Theresa May is bringing back her Brexit deal back to parliament this week. She is doing so in the hope that MPs will come back from the season of goodwill primed to shower her with some of it, that compromise will be the order of the day and that her own troops at least might be willing to go along with her plan. Her hope, however, looks likely to prove forlorn.
Each year we at The UK in a Changing Europe, in collaboration with the Mile End Institute and Ipsos Mori, conduct a survey of MPs’ attitudes to Brexit. Our findings this year will not make for comfortable reading in Downing Street.
Indeed, our data suggests that, far from the Christmas break having softened parliamentary attitudes, the prime minister will encounter a House of Commons even more uncompromising than it was.
Since the prime minister’s fateful speeches at the Conservative conference of 2016, when she laid out a vision of a hard Brexit, she has rowed back. Chequers marked a significant softening of her position. However, MPs have not made that journey with her.
In large part, this is because Conservative MPs remain bullish about Brexit and in no mood for compromise. Some 70 per cent of Tory MPs are optimistic that the UK will be able to quickly sign trade deals with major powers, such as China and the US. And 85 per cent of Conservative MPs, and 95 per cent of MPs who voted Leave in the referendum, are convinced these deals will compensate for any loss of trade with the EU.
Indeed, 58 per cent of Conservatives believe these new trade opportunities are likely to more than compensate, leaving the UK economically better off outside the EU. Given this, the prime minister’s deal, which limits the UK’s ability to negotiate such deals, was always going to face significant opposition from her own side.
The prime minister argued on Sunday that the government’s moral obligation to the people of Northern Ireland made the backstop necessary. Yet, again, her own MPs simply do not agree.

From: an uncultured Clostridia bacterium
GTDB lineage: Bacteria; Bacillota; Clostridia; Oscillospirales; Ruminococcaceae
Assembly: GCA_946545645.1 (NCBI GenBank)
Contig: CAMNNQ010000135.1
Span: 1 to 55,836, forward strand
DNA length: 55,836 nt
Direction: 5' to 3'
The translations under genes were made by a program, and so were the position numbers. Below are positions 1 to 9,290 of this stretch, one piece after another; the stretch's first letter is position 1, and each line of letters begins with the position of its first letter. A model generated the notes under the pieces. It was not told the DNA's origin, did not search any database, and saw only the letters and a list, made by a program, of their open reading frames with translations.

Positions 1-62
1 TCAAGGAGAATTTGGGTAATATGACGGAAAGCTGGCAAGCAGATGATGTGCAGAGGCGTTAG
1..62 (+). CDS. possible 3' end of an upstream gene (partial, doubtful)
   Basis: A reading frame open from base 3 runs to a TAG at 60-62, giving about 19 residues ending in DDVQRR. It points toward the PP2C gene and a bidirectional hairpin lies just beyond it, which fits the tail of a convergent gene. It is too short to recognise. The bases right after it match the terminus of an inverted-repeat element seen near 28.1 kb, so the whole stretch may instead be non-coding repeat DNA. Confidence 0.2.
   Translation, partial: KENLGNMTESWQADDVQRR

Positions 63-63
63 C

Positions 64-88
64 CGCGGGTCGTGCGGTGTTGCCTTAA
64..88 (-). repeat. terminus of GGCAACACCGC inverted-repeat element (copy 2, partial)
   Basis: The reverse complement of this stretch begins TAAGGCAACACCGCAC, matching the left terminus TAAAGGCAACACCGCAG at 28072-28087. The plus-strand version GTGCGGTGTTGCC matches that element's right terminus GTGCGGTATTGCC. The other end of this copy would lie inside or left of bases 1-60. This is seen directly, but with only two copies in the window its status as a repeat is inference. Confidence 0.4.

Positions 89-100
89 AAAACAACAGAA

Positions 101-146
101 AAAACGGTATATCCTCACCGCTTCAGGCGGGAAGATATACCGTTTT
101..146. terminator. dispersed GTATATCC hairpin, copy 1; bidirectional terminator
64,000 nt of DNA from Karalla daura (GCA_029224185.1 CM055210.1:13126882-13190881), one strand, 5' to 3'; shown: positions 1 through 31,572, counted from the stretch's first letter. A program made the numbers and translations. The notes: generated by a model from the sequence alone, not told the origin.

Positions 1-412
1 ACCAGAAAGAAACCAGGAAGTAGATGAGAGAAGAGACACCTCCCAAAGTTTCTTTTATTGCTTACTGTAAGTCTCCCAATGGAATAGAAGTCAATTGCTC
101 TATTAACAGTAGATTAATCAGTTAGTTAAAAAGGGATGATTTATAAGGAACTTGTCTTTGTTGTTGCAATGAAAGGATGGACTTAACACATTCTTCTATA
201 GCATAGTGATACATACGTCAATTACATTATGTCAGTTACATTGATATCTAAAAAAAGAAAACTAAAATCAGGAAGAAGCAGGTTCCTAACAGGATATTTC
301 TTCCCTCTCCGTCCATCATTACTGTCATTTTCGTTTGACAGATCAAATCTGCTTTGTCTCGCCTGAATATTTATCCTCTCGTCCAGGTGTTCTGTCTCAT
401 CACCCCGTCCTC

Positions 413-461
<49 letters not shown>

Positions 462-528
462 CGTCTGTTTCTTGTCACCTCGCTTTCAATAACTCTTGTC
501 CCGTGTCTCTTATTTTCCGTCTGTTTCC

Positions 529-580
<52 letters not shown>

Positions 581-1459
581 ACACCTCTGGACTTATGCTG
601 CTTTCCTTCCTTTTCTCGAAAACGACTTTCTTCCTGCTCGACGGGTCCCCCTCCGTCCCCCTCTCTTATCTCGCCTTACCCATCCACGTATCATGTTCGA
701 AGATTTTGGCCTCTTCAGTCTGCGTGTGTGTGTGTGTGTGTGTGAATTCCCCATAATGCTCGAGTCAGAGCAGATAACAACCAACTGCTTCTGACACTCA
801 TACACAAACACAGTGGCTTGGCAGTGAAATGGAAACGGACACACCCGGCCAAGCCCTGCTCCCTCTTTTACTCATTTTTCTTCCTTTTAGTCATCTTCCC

The vast majority of MPs who voted Leave – 86 per cent – believe difficulties over the border are being exaggerated as a negotiating tactic. Indeed, only 30 per cent of Conservative MPs accept the premise that “there are genuine difficulties in finding a solution to what happens to the Northern Irish border after Brexit”.
Given all this, one option would be for the prime minister to accept that the hard core Brexiters are a lost cause and to tack towards a softer form of Brexit to rally the necessary support, particularly among Labour MPs.
However, our data reveals that this approach is also likely to run into the sand. MPs calling for EEA membership, Norway Plus – or, in its latest manifestation, Common Market 2.0 – are also likely to be disappointed.
Some 58 per cent of MPs (and 86 per cent of Tory MPs) feel that single market membership is incompatible with the referendum mandate. Only 39 per cent of MPs feel that if the UK remained in the single market it would be possible to argue that the UK had really left the EU and honoured the referendum result. Indeed, only 12 per cent of MPs who voted Leave in 2016 feel that single market membership is a compromise compatible with Brexit.
What is more, single market membership has become significantly less popular in parliament since our survey 12 months ago, when a majority of MPs, including 90 per cent of Labour MPs, supported such an outcome.
Opposition to the single market seems linked to unease about the obligations that a Norway-type Brexit would imply. When it comes to free movement, which single market membership implies, a significant majority of MPs, including both remain and leave voters, have reservations.
Two-thirds of the Commons, including 54 per cent of Labour MPs, believe that giving nationals from other EU countries the automatic right to live and work in the UK would not respect the referendum outcome.
Another route towards a softer Brexit would be permanent membership of a customs union – a core Labour party demand. Here again, however, the parliamentary arithmetic looks tight.
By a margin of 50-46 per cent (with a further few don’t knows), MPs think membership of a customs union would not constitute leaving the EU or honouring the referendum. Some 80 per cent of Conservative MPs are of this mind. Attempting this, in other words, might well lose the prime minister as many Tory votes as she gains Labour ones.
The prime minister must shoulder a significant amount of the responsibility for this state of affairs. Her own position has shifted, but she his signally failed to bring people with her, not least by failing to be honest about the trade-offs that Brexit might imply.
She has surreptitiously rowed back on her misleading claim that frictionless trade is compatible with leaving the single market and customs union, but without bothering to explain to her MPs or the public why she has done so. Little surprise, perhaps, that she now confronts a parliament that is struggling to face up to the choices it will soon have to make.
By Dr Alan Wager, research associate and Professor Anand Menon, director The UK in a Changing Europe. This piece originally featured in Times Red Box.
The views expressed in this analysis post are those of the authors and not necessarily those of the UK in a Changing Europe initiative.